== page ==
The former ducal palace on the semicircular, colonnaded Place de la Liberation is still the center of the city, dates from the late 17th century and today houses the town hall in the west wing . The 46 meter high Tour Philippe-le-Bon dates from the 15th century. In the quarter around the Ducal Palace there are beautiful patrician houses (hôtels) from the Middle Ages and the Renaissance. The Palace of Justice dates from the 15th and 16th centuries and was originally the seat of the Court of Justice of Burgundy. The Gothic cathedral of Dijon was built from 1271 to 1325 after the collapse of the previous building from the 11th century; The remains of this can be seen in the crypt where Saint Benignus of Dijon , one of the great missionaries of Burgundy, is buried. An archaeological museum is housed in the preserved monastery buildings. The church Notre-Dame was built in 1220-1250 in the style of Burgundian Gothic. The late Gothic Saint-Michel church was built between 1499 and 1525 and is the largest parish church in Dijon; it contains numerous works of art. The St. Bernard convent church is a splendid Italian baroque building and houses a museum of sacred art. Folklore exhibits are shown in the former convent buildings. There are only remnants of the Chartreuse de Champmol , built as the burial place of the dukes; The sculptures of the Moses well and the chapel portal decorated with statues by Claus Sluter from the 15th century are preserved. The figures of the prophets and mourning angels were groundbreaking for the development of sculpture in Burgundy. The synagogue from the 19th century was saved from destruction by Félix Kir. Opened in 1880, Jardin Darcy is the city's oldest public park.
Dijon is home to well-known museums that present important regional collections. They are all housed in cultural monuments.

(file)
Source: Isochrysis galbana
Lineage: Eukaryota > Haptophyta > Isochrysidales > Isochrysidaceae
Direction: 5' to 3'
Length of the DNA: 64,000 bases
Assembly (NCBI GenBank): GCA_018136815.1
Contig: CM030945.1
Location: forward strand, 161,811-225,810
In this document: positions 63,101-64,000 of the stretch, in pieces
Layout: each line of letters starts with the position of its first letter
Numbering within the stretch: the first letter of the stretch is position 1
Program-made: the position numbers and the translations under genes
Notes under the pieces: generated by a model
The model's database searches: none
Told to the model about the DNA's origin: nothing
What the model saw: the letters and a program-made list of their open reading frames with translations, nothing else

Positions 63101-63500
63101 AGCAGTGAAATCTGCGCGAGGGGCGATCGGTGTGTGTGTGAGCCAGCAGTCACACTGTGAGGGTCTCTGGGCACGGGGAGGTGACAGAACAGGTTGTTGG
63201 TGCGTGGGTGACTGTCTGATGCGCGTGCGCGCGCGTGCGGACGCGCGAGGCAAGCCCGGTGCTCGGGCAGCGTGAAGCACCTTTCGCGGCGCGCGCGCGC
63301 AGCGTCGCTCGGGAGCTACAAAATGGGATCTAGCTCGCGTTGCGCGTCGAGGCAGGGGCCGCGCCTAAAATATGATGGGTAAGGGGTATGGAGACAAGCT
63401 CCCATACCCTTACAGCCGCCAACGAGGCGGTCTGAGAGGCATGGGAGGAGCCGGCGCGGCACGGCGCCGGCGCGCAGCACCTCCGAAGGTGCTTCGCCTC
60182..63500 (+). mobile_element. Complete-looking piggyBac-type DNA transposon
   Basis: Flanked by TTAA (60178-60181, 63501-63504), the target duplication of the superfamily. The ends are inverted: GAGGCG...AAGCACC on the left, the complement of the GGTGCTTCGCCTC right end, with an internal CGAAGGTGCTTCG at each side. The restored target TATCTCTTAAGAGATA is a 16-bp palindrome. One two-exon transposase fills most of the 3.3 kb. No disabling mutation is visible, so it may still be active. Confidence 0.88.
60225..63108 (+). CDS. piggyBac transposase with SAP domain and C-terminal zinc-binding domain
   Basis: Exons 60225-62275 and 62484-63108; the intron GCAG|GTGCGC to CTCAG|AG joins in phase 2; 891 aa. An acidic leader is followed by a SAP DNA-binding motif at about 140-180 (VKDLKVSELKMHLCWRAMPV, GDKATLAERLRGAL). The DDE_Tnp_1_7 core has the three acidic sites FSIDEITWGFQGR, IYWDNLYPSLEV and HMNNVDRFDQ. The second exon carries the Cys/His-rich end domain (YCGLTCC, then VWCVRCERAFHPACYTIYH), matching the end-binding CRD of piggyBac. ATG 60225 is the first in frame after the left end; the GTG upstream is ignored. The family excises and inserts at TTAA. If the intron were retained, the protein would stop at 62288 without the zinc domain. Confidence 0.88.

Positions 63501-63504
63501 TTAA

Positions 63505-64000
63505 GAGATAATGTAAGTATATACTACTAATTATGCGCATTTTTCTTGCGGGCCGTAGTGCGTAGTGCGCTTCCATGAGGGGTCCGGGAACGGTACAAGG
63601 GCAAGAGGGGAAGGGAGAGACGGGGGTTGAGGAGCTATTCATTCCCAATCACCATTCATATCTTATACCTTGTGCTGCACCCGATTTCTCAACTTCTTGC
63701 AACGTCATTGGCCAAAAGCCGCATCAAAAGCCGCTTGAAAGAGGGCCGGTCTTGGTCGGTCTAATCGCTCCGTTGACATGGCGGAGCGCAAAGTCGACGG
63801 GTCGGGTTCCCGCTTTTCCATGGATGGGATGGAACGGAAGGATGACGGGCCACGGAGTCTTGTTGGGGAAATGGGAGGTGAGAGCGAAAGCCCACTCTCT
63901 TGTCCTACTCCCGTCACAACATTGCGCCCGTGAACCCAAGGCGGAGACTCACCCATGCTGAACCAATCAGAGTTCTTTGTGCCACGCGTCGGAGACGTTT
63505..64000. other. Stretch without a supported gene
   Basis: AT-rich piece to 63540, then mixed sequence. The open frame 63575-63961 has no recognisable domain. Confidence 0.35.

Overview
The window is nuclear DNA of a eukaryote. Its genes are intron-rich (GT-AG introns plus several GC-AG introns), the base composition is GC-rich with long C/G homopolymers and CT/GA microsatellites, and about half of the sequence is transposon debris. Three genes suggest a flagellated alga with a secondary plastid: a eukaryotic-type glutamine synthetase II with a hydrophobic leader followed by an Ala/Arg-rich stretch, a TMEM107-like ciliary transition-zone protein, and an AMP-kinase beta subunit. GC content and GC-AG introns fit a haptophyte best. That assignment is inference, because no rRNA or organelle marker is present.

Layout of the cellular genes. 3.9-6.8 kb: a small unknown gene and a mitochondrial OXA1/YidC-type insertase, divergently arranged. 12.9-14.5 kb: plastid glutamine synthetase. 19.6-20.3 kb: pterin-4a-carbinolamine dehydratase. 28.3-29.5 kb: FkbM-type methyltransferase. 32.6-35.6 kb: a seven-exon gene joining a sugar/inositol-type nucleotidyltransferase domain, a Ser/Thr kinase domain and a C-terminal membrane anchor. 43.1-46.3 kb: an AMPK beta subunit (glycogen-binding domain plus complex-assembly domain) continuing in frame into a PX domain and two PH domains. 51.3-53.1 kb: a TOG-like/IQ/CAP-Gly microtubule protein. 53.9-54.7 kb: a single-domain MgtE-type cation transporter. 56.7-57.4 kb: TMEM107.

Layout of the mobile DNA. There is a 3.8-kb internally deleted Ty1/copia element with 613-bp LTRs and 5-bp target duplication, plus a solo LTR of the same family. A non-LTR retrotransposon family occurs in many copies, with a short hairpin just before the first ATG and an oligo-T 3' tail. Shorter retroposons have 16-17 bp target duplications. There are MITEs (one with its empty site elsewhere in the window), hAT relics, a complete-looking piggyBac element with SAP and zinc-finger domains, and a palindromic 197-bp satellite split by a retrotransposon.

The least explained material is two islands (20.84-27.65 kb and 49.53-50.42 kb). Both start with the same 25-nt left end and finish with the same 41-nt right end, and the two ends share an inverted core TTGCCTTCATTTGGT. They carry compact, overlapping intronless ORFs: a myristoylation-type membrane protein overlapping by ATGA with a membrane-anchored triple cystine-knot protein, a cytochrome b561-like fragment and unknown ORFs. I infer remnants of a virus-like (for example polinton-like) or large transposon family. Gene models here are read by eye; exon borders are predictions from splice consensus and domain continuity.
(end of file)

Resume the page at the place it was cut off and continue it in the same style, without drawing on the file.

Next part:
- The art museum is one of the oldest museums in France. It houses works of art from ancient Egyptian times to the 20th century and is housed in the former palace of the Dukes of Burgundy.
- The archaeological museum is housed in the remains of the collegiate church of St. Benigne. Finds from Roman times and the Middle Ages are presented here. The Christ head of the planned cross for the Moses fountain by Claus Sluter from the Chartreuse de Champmol is exhibited here.
- The Musée de la Vie Bourguignonne Perrin de Puycousin is located in the cloister of the Monastère des Bernardines . It presents a collection of rural and urban life in Burgundy from everyday life from the 18th to the beginning of the 20th century.
- The Musée d'art sacré de Dijon is also located within the walls of the Monastère des Bernardines . It shows a collection of liturgical objects. The highlight is the sculpture "The Visitation", from the destroyed monastery of the same name.
- The Musée Magnin has an impressive collection of paintings and furniture collected by Maurice Magnin and his wife Jeanne. It is located in the former Hôtel Lantin, a 17th century Hôtel particulier , rue des Bons Enfants.